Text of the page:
Generations differ in behaviour and attitudes. My late parents thought ‘going all the way’ was simply staying on the Yorkshire traction bus to the Barnsley depot. They had their mortgage from the local building society and their banking/ insurances were always with the same companies.
We now know for their loyalty, they, and their peer group paid millions more than the rest of us. It’s a point of satisfaction that in my work for the ‘Pub is The Hub’ organisation, we can support internet facilities in pubs. Volunteers can assist typically elderly members of their community with on line shopping, car, home insurance, etc.
The question I have to pose is: are long serving, British publicans also exploited for their loyalty and service? Sadly I suspect the answer in the tied sector is a resounding, yes.
Here are three examples all from the, so-called, ‘big six’ companies.
Case 1: Midlands lessee with a 21-year agreement from 1998, in a 300-plus barrels pub, predominately wet-led. His biggest seller by far is Carling. He is – by 30p per pint – the most expensive in the vicinity but with his historic level of discount, he is making 32.85% margin. The overheads are in excess of 37% typical for a full repair and insurance (FRI) lease. I point this out to his pubco, which, to its credit and at its discretion, increase his discounts so he’s making 42% margin – not great, but helpful.
Case 2: East Midlands city centre pub, halfway through its second 10-year lease. Brewery proposes new rent based on its £65 a barrel discounts. I look at the pubs the company have to let within 20 miles of its location. There are 37! All bar one have discounts of £150-plus per barrel so it seems you are more than twice better off if you join this company than if you have been there for 15 years. Fortunately, they have the market-rent-only (MRO) option and a deal is struck – lower rent and £150-plus discounts.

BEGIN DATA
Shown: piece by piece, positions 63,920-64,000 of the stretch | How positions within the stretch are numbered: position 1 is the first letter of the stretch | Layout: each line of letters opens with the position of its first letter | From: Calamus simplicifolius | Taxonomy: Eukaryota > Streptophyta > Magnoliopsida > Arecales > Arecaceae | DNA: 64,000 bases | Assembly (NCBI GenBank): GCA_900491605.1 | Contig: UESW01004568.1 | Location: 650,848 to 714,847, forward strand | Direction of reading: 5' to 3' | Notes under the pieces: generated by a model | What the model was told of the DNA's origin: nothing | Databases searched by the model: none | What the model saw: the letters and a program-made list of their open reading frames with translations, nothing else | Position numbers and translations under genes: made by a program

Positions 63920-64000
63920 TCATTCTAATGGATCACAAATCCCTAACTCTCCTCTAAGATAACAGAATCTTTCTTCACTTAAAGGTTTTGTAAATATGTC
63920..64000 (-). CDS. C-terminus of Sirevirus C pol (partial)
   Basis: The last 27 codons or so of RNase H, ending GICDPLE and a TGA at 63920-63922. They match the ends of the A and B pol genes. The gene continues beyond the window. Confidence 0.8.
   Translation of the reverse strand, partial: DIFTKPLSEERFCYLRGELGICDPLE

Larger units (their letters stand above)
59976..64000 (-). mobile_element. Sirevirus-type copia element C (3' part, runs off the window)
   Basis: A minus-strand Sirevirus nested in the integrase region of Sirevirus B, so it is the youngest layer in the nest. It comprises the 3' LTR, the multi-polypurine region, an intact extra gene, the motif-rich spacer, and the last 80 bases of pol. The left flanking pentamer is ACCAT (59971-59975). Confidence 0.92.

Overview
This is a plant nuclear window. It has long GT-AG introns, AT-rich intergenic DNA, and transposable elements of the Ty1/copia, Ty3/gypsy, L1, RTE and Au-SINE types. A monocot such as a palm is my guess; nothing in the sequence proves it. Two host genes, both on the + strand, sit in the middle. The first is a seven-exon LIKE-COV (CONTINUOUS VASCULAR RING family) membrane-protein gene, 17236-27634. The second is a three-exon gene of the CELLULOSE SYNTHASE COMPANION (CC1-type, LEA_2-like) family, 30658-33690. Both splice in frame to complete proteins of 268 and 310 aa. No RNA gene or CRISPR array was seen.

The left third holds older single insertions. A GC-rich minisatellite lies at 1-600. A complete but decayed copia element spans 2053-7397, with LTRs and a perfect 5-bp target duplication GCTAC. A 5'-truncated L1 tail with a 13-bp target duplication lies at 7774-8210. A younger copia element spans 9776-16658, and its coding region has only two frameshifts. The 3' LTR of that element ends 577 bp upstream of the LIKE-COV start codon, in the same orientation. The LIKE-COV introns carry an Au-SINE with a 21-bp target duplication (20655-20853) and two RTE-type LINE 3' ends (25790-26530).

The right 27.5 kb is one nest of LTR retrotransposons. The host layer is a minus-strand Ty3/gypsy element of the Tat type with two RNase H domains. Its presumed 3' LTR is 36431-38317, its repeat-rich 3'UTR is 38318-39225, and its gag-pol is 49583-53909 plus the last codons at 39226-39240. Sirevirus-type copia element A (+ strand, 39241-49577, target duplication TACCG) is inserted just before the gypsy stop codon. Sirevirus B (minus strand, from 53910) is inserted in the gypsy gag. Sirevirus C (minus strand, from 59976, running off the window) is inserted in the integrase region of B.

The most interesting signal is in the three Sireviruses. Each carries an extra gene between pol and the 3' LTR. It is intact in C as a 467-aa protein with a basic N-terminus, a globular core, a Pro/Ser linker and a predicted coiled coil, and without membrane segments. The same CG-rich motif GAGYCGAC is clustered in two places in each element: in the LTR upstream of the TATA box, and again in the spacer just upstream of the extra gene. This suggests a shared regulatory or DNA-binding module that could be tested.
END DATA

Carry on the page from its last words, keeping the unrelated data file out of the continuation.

Incidentally, all 37 pubs have rents set on a higher barrelage than they had been achieving. So all 37 can increase their beer sales in a declining market. I thought rent calculations had to be signed o by a member of the Royal Institution of Chartered Surveyors, not The Magic Circle!
Case 3: Small town lessee coming up to 40 years in the pub. New rent proposed on his £30 a barrel discount. He trades at 400-plus barrels but although it is the highest price in the locality, there’s not much profit. When confronted with the question ‘How can you justify £30?’ the brewery uses the old cliché ‘It’s what he signed up for’.
So all those brewery/ pub companies’ directors who express concern at the exploitation of our older generation, may I suggest they look in the mirror.